3.2 Gender issues and gender strategies for climate change

A number of overviews are readily available for those in the climate change community who require information or further justification for paying attention to gender in climate change projects or components. These are listed in part 4.A. of the Bibliography in References and in the Gender Resources listed by institutional author in Section 11.[4]
 In sum, these documents highlight the following gender-climate linkages:

  • Men and women are often impacted differently by climate change because there are differences among women and men, depending on their household assets, social status, resilience, and the like. Men and women also have different reasons and options for migrating in response to economic pressures, disasters, and conflicts (Box 1).

    Box 1. Key areas of gender-based inequalities relevant to CCA projects

    • Land rights
    • Division of labor
    • Existing knowledge systems and skills regarding CCA
    • Power and decision-making
    • Embedded inequalities in policies and institutions, both formal and informal
    • Perceptions of risk and resilience.

    Source: Adapted from Nelson, V. 2011. Gender, generations, social protection & climate change: A Thematic review. Overseas Development Institute, London. http://www.odi.org.uk/publications/5940-gender-generations-social-protection-climate-climate-change

  • Women as a group are often more vulnerable to climate change impacts due to gender norms and discrimination that result in greater drudgery and a skewed division of labor, lower income and livelihood opportunities, less access and control of land and property, fewer legal rights, and less political representation. Within the Asia-Pacific region, gender relations and women’s assets vary across subregions and within countries. For example, South Asian women generally have far lower rates of land ownership and may be less resilient to the impacts of climate change than women in several Southeast Asia countries where women at times have more secure access to land due to gender-sensitive land reforms (e.g., Lao People's Democratic Republic, Thailand, Philippines, and Vietnam).
  • However, women are not just climate victims. Women are also key actors in CCA efforts at the household and community levels and are already practicing CCA skills every day, through farming practices or disaster mitigation, preparedness, or recovery. Their knowledge and skills can be harnessed to help design and implement CCA strategies, policies, and projects. For CCA program planning and implementation, women have been knowledgeable and active contributors at local levels;at national and international levels, gender advocates are promoting gender-sensitive CCA policies and programs and building their capacities for climate advocacy and leadership. In areas of the Asia-Pacific region where women are restricted from public life and decision-making, women’s involvement in community decision-making may be happening indirectly via household-level discussions.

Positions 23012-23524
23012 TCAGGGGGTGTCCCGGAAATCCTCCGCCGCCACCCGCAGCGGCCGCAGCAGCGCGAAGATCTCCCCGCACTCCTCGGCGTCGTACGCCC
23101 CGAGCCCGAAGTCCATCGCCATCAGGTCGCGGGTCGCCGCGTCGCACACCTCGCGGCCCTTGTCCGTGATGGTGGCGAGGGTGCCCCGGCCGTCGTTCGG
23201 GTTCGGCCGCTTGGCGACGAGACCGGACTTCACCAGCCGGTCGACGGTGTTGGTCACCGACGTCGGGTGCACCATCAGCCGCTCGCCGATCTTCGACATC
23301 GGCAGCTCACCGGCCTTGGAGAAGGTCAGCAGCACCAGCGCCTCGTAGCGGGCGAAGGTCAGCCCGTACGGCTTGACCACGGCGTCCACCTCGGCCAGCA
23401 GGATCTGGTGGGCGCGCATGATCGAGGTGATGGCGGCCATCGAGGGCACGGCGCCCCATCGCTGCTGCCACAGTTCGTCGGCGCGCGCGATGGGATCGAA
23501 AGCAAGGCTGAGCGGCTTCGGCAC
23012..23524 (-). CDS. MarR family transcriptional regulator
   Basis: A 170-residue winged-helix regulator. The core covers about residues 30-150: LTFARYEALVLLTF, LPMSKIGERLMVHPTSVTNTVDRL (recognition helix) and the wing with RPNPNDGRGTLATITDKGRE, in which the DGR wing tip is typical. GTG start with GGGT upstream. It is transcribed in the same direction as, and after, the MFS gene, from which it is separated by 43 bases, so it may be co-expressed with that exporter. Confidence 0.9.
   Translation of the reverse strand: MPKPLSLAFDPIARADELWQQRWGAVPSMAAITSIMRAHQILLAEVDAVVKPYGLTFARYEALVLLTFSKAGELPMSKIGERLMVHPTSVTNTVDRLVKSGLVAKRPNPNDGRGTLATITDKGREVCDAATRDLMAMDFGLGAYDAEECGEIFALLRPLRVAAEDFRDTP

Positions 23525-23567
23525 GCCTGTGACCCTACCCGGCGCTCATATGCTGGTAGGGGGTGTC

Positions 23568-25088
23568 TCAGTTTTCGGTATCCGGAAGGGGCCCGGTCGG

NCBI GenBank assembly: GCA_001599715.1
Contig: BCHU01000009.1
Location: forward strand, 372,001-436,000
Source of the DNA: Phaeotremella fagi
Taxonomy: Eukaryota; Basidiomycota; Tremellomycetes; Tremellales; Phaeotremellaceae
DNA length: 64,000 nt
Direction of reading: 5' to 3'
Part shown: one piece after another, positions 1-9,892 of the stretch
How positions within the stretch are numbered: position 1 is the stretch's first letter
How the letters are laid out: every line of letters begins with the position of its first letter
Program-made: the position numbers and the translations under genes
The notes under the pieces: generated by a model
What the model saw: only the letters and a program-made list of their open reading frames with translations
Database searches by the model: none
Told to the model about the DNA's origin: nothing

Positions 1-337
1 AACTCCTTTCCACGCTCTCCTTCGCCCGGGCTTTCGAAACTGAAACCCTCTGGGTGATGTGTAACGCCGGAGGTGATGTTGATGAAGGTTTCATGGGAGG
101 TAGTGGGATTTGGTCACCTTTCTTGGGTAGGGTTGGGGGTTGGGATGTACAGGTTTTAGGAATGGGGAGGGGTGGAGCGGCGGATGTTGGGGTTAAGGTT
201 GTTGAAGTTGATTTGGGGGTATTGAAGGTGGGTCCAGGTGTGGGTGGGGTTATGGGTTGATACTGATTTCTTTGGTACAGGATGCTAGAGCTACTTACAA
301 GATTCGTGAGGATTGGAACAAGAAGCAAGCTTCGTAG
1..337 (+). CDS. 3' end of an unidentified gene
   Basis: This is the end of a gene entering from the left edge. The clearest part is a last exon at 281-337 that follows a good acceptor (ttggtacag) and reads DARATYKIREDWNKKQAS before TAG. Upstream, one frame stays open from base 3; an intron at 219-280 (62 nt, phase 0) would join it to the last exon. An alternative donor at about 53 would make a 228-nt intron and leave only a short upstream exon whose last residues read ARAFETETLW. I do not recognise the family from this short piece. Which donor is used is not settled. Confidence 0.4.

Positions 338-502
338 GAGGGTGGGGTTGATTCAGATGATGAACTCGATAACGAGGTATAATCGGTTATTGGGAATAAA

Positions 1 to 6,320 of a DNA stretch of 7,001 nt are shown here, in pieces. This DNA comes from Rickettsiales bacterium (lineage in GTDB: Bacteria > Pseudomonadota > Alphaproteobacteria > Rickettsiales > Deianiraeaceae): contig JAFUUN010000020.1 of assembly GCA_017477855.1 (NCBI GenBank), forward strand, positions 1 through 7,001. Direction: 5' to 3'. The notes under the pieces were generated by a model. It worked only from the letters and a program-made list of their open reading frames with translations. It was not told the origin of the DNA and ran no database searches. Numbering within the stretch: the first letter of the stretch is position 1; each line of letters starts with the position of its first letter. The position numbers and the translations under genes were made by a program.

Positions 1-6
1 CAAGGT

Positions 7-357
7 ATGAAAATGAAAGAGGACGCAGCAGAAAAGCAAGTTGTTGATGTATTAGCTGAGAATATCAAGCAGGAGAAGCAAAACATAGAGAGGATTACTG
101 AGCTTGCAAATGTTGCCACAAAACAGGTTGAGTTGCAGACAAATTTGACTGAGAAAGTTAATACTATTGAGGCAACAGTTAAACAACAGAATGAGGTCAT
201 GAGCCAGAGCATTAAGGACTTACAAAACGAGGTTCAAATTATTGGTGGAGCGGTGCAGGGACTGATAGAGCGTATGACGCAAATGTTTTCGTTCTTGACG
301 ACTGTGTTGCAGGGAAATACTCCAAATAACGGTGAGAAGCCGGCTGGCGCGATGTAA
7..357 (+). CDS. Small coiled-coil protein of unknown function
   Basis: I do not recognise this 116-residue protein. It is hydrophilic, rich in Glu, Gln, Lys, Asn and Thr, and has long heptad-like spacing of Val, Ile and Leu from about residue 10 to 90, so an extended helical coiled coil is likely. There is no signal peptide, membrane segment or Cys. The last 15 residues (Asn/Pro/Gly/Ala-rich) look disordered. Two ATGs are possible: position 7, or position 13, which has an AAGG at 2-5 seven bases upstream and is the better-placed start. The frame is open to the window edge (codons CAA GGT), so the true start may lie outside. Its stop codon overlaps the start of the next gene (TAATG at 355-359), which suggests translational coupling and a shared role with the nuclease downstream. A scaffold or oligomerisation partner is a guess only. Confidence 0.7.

• By tailoring adaptation actions at the local level to account for culturally specific gender differences, barriers, and opportunities, projects can more effectively reduce risk or decrease vulnerability of households.
  • Planning processes—locally, nationally, or internationally—are often a central dimension of CCA projects and include climate-focused planning which spans multiple sectors and/or climate-relevant sectoral planning, such as watershed councils. Gender-sensitive approaches to planning include equal rights of women and men stakeholders, equitable sharing of the costs and benefits of CCA investments, and balanced data collection from men and women in order to ensure that planning data captures the differences in needs and interests among men and among women stakeholders. Additional process elements entail establishing fair processes and mechanisms for hearing men’s and women’s perspectives, setting action priorities, and resolving grievances.

Very few gender reports and toolkits organize gender issues under a framework of specific types of climate changes. One notable exception is a 2011 United Nations (UNEP) document,
Women at the frontline of climate change: gender risks and hopes. A rapid response assessment,[5]
which focuses on the mountainous regions of Asia. It addresses gender-related issues and impacts in scenarios of too much or too little water (i.e., flooding and drought). Both scenarios increase women’s workloads, particularly with respect to water collection and purification, hygiene, health, and safety, more than for men but also the increased demand for women’s labor for agricultural production. Flooding poses particular problems for women in situations where their roles in household decision-making are quite limited;cultural norms may limit their ability to make their own decisions about when to evacuate. Modesty and clothing norms for women, as well as skills in swimming and tree climbing, have made the difference between life and death.

For those interested in reading more about gender issues in the Asia-Pacific region, there is an abundance of material available that addresses the status of women, gender relations, and various sectors (Box 2 and Bibliography). There are some gender and climate change materials written for an Asia-Pacific audience, but much of the content overlaps with discussions of global gender and climate issues. A 2013 gender and climate change toolkit for the Pacific Islands offers a useful summary of key gender–climate issues and impacts in various countries.[6]
 Country-specific gender analyses and place-based studies of gender and climate issues are available online, but these were not reviewed for our Sourcebook.

Box 2. Further reading about Asia-Pacific gender issues

Regional Summaries

Sub-Regional Summaries